People v. Maxwell (1988)

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[No. H002672. Court of Appeals of California, First Appellate District, Division One. December 21, 1988.]

THE PEOPLE, Plaintiff and Respondent, v. GLEN R. MAXWELL, Defendant and Appellant

(Opinion by Racanelli, P.J., with Holmdahl and Stein, JJ., concurring.)


Manuel J. Baglanis, under appointment by the court of Appeal, for Defendant and Appellant.

John K. Van de Kamp, Attorney General, Steve White, Chief Assistant Attorney General, John H. Sugiyama, Assistant Attorney General, David D. Salmon and Gerald A. Engler, Deputy Attorneys General, for Plaintiff and Respondent.



In this appeal from a conviction for possession of "crack" cocaine, the narrow issue presented is whether the police may direct a passenger to alight from a vehicle lawfully stopped for a traffic offense. Under the circumstances shown herein, we will conclude that the conduct was lawful and affirm the judgment. [206 Cal. App. 3d 1006]


The relevant facts are basically undisputed: About 3 a.m. on August 6, 1986, San Jose Police Officer Greg Albin was on routine patrol in a marked patrol car when he observed a four-door vehicle without any license plates. Officer Albin stopped the automobile, approached the driver, Clarence Jordan, and requested his driver's license. Defendant was seated in the right rear passenger seat, and another occupant, Wilmer Spikes, was seated in the front passenger seat.

When Jordan was unable to produce a driver's license or other identification, Officer Albin asked him to step from the car and eventually turned him over to a "back-up" officer (Jones) on the sidewalk.

Officer Albin then returned to the vehicle intending to question the passengers separately concerning the driver's identity and to determine if either had a driver's license so that the vehicle could be driven away from the scene.

Officer Albin first approached defendant because he did not want to turn his back towards the other passenger. He then, as was his practice, asked defendant to "step out of the car" or "exit the car" for reasons of his own safety fn. 1 and in order to separate the two passengers during questioning on the driver's identity.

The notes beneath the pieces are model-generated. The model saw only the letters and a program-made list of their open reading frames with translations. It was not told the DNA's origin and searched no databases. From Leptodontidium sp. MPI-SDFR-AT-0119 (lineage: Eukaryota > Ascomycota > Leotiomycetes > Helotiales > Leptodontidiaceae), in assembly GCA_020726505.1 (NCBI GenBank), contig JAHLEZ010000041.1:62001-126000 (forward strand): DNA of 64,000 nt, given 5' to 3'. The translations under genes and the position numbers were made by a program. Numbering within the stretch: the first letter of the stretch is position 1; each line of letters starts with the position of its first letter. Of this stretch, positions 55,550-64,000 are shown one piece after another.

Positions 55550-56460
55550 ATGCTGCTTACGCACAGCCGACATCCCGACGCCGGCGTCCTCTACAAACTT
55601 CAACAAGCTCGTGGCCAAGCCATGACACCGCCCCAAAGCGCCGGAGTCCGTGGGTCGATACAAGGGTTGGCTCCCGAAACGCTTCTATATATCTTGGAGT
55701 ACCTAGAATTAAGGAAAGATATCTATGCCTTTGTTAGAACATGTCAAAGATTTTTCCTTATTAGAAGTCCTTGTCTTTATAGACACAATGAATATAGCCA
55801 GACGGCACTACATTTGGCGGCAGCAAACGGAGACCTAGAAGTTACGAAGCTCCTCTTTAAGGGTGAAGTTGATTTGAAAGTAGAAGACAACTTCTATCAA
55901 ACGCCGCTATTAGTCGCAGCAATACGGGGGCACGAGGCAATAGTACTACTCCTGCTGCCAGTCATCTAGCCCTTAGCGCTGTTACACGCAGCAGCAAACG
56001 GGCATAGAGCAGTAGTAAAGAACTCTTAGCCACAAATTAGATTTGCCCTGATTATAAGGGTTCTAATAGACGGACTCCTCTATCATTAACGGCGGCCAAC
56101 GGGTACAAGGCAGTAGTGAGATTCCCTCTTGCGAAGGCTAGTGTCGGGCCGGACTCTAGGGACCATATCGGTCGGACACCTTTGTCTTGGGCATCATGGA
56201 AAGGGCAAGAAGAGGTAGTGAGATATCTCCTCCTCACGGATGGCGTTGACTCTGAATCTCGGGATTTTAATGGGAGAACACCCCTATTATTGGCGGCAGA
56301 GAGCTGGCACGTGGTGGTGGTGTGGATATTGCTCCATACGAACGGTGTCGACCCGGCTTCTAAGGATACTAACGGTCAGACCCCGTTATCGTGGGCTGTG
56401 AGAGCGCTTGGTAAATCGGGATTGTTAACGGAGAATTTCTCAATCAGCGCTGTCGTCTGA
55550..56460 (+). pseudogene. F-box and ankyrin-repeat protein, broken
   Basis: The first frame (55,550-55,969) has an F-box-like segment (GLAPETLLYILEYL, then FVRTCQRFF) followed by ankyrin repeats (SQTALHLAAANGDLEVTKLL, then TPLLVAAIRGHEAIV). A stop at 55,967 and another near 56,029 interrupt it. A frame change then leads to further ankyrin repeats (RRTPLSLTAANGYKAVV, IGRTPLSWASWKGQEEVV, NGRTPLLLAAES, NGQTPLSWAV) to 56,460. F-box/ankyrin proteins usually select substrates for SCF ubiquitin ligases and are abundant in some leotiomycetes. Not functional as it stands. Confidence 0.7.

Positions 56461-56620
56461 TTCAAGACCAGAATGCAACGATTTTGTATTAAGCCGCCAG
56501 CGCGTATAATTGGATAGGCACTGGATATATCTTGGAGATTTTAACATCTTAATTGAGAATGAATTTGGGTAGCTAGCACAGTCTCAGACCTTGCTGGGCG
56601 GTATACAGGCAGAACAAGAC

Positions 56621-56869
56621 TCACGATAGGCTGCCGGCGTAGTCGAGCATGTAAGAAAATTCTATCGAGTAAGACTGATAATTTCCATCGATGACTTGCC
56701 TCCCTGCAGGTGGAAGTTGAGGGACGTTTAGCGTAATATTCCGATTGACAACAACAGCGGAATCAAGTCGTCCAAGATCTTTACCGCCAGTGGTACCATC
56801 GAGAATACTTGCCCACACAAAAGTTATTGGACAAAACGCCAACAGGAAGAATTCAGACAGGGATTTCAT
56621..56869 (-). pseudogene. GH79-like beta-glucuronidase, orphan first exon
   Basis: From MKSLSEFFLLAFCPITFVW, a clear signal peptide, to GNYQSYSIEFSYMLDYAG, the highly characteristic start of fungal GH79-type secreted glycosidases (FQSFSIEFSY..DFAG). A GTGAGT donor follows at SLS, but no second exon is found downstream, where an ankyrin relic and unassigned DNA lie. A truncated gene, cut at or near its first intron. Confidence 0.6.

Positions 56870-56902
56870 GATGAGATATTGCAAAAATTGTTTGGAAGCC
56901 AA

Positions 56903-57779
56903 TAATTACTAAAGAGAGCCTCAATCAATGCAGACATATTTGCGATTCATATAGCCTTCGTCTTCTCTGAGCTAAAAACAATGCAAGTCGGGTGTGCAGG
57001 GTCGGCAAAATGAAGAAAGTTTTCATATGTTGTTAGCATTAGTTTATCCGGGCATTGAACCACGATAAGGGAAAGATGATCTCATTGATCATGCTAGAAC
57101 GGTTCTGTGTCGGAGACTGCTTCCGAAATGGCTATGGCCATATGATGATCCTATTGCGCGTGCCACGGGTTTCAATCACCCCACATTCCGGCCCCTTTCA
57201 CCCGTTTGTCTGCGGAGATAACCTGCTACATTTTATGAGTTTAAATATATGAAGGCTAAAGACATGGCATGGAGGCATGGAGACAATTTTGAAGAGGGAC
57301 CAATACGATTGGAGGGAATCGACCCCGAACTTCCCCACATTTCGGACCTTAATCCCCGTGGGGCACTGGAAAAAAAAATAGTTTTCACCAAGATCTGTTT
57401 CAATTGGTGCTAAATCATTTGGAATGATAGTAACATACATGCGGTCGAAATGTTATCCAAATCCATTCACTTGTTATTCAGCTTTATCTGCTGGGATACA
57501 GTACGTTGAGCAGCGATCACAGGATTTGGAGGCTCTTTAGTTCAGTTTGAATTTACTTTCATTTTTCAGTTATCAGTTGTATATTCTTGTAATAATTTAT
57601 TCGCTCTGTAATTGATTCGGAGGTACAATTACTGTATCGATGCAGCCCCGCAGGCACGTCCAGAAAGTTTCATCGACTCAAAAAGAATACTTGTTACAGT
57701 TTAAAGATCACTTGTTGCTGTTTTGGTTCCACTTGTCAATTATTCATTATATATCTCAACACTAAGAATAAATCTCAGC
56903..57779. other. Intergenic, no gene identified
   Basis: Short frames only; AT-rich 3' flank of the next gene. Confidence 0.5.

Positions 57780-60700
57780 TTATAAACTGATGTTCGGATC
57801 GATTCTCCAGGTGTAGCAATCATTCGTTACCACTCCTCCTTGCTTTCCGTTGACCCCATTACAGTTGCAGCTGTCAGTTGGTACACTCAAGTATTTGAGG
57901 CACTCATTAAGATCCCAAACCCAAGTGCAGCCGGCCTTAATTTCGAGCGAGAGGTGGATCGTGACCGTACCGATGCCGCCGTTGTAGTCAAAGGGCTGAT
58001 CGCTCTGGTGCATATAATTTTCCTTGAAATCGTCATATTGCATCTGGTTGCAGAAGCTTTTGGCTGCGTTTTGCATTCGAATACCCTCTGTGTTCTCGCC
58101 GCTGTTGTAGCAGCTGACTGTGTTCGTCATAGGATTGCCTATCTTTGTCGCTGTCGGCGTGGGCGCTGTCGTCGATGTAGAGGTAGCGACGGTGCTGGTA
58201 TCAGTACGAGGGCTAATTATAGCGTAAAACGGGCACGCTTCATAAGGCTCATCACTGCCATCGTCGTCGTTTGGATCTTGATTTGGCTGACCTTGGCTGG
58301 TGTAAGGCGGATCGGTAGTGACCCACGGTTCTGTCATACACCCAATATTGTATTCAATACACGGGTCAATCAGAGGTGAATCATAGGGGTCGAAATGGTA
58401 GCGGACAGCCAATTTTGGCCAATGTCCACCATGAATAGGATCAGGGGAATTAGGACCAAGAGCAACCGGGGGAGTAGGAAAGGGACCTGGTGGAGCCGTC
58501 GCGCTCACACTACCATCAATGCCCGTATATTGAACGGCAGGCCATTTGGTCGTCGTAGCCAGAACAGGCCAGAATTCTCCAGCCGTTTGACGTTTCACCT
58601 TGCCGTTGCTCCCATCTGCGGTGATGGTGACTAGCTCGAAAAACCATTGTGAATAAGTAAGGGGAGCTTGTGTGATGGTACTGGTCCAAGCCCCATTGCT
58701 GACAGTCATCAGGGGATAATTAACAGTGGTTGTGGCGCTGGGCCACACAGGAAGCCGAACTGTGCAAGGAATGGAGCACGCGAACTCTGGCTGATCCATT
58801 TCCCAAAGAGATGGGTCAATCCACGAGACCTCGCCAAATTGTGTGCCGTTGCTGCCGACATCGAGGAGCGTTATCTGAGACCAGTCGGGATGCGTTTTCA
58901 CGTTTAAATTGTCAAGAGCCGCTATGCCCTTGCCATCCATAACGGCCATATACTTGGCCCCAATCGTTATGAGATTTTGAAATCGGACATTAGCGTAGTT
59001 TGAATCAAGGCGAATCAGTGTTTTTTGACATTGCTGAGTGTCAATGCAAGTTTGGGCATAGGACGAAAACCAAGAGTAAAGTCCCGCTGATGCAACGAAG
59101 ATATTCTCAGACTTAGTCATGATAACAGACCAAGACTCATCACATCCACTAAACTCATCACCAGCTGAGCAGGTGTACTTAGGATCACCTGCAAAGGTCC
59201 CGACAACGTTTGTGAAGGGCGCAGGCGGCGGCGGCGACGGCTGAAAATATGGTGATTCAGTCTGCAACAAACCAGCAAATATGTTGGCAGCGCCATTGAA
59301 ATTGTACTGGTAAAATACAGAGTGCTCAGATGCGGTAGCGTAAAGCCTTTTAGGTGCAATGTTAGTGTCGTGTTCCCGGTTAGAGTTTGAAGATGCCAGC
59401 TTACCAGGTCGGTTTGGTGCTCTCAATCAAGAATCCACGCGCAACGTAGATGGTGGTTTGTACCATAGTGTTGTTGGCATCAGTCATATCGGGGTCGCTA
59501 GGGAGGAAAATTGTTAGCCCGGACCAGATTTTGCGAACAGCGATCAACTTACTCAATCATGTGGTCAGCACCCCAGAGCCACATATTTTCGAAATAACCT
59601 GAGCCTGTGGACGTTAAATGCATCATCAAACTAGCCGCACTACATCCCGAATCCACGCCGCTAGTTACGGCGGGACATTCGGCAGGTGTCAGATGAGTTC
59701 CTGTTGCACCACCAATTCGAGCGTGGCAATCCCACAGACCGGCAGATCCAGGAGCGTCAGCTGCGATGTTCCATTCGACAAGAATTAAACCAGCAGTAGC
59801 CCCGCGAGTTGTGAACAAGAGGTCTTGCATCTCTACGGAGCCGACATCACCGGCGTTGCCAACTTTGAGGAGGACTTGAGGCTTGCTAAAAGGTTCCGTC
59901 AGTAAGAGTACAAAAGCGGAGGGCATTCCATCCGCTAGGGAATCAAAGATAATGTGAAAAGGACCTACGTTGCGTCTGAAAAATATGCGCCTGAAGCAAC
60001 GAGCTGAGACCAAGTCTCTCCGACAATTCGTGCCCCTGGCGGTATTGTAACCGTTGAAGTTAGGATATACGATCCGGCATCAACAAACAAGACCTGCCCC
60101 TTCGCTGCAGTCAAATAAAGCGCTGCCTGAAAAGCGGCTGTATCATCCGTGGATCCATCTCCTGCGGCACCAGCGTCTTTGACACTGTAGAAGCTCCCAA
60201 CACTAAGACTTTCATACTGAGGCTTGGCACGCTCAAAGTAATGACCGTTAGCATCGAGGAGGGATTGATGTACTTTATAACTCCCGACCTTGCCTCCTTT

As defendant alighted from the car, he threw to the ground two plastic baggies believed to contain crack cocaine. Defendant was immediately arrested and taken to the police station where he was strip searched during booking. The search disclosed several additional baggies, one of which contained crack cocaine and three others a white residue.


[1a] The sole question on appeal is whether Officer Albin was justified in asking defendant to get out of the car. The officer conceded that he had no suspicion that defendant, a rear seat passenger, had engaged in any criminal activity and, as noted, had no reason to believe defendant was armed or dangerous. Defendant argues, accordingly, that the request was improper and constituted an unlawful detention.

[2] Our standard of review of a Fourth Amendment claim involves a two step process: The trial court's factual findings, when supported by [206 Cal. App. 3d 1007] substantial evidence, are binding on appeal; but, as a reviewing court, we must independently determine whether, on the facts found, the search (or detention) was reasonable within the meaning of the Constitution. (People v. Leyba (1981) 29 Cal. 3d 591, 596-597 [174 Cal. Rptr. 867, 629 P.2d 961].) And where, as here, the evidence is uncontradicted, no factual issue exists requiring review under the substantial evidence standard, and we measure the facts against constitutional standards as pure questions of law. (People v. Aldridge (1984) 35 Cal. 3d 473, 477 [198 Cal. Rptr. 538, 674 P.2d 240].) In so doing, we apply principles of federal constitutional law to determine the validity of the challenged detention. (In re Lance W. (1985) 37 Cal. 3d 873, 886-888 [210 Cal. Rptr. 631, 694 P.2d 744].)

In the seminal case of Pennsylvania v. Mimms (1977) 434 U.S. 106 [54 L. Ed. 2d 331, 98 S. Ct. 330], the United States Supreme Court held the police could order the driver of a lawfully detained vehicle out of the car without an articulable suspicion that criminal activity was afoot or that the occupants of the vehicle posed a threat to police safety. (434 U.S. at p. 108 [54 L.Ed.2d at p. 3 35].) The court reached its determination after balancing the de minimis intrusion upon the driver's liberty against the legitimate concerns for officer safety. (434 U.S. at pp. 108-111 [54 L.Ed.2d at pp. 335-337].)

[1b] The question left unresolved by Mimms is whether the same rule applies equally to passengers.